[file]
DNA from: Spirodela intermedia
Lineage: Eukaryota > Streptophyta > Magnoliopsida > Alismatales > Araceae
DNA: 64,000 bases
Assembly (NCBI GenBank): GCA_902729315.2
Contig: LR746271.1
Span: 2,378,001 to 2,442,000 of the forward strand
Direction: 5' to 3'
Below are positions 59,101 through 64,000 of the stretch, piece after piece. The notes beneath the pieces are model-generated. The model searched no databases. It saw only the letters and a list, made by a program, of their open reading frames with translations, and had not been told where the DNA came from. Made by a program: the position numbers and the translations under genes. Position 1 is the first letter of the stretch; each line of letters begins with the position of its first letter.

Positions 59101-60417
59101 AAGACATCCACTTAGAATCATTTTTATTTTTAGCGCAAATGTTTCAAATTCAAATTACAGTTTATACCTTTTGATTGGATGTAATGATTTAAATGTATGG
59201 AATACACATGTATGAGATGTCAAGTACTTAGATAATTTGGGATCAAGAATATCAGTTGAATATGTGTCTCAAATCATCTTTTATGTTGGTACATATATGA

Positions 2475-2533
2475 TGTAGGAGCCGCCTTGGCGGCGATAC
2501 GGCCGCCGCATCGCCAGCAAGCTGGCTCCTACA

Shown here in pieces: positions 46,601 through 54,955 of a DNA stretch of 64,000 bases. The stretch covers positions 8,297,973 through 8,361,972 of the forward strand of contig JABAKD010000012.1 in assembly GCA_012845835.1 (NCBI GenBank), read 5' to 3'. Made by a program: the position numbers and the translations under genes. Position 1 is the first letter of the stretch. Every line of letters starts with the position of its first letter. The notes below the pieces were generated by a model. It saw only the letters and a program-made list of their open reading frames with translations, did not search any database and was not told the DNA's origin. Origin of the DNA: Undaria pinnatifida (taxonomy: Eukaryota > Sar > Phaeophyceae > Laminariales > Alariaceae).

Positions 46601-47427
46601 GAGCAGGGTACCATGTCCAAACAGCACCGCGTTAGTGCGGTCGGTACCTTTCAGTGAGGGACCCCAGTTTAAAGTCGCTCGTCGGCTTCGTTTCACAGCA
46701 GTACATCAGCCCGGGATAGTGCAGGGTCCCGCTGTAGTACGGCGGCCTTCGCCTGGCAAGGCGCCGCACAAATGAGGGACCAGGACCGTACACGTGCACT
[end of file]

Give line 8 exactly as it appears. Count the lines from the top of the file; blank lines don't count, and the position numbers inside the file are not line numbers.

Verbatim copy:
Below are positions 59,101 through 64,000 of the stretch, piece after piece. The notes beneath the pieces are model-generated. The model searched no databases. It saw only the letters and a list, made by a program, of their open reading frames with translations, and had not been told where the DNA came from. Made by a program: the position numbers and the translations under genes. Position 1 is the first letter of the stretch; each line of letters begins with the position of its first letter.